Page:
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October 26 @ 5:00 pm
“A fascinating judicial study. The importance of the modern high court’s docket is so thoroughly and expertly chronicled in this book: reapportionment, courtroom cameras, personal injury, family law, environmental law, capital punishment, criminal justice, and equal justice under law.”–Thomas E. Baker, coauthor of Appellate Courts: Structures, Functions, Processes, and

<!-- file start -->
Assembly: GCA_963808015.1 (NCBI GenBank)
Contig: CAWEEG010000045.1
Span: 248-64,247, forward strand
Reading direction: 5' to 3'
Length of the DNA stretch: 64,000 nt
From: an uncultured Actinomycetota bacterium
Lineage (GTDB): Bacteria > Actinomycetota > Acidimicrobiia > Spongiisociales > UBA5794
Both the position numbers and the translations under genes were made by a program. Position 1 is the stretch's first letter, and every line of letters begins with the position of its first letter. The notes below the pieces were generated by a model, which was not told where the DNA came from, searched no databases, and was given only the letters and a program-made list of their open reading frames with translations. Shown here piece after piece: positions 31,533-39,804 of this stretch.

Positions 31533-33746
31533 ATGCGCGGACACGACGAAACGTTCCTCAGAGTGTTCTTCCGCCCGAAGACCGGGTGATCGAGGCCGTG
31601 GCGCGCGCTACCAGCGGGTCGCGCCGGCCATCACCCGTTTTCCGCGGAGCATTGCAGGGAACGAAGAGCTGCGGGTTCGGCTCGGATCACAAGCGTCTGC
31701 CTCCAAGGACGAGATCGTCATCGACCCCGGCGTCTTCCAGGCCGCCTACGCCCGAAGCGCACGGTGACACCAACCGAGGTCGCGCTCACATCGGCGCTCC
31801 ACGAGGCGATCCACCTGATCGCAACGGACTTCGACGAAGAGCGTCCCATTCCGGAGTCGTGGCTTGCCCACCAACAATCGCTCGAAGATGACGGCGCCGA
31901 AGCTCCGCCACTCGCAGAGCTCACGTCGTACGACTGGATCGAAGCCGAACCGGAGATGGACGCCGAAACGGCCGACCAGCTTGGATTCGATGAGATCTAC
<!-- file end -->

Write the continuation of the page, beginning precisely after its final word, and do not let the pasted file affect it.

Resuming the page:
Personnel“A highly readable portrait of a crucial time in the history of the state high court. It brings to life the jurists and lawyers who contributed so much to contemporary Florida law.”–Mary Ziegler, author of After Roe: The Lost History of the Abortion Debate“A richly sourced, thoroughly researched, and entertaining account of one of the most significant eras in the history of what is arguably the most important (and least reported) branch of Florida government. Tells not only how the court’s decisions impact people’s lives but also how the personalities and life experience of new justices lead to evolutions in the law.”–Martin A. Dyckman, author of A Most Disorderly Court: Scandal and Reform in the Florida Judiciary“Necessary reading for anyone interested in law and politics in Florida. Makes historical figures come alive.”–Jon L. Mills, author of Privacy in the New Media AgeThis third volume in the history of the Florida Supreme Court describes the court during its most tumultuous years. Amid the upheaval of the civil rights movement, the Vietnam War, and Watergate, the story begins with reform in the Florida court system. It includes the court’s first black justice, Joseph Hatchett; Governor Reubin Askew’s new system for merit selection of justices; and revision of Article V, the section of the state constitution dealing with the judiciary.Neil Skene details landmark court decisions; the introduction of cameras in court; changes to media law, personal injury law, and family and divorce law; privacy rights; gay rights; death penalty cases; and the appointment of the first female justice, Rosemary Barkett. Shining a light on the often invisible work that informs the law, Skene recognizes lawyers and lower-court judges whose arguments and opinions have shaped court rulings. He integrates firsthand stories from justices with documents, articles, and cases. The result is an absorbing portrayal of a judicial institution adapting to a turbulent time of deep political and social change.
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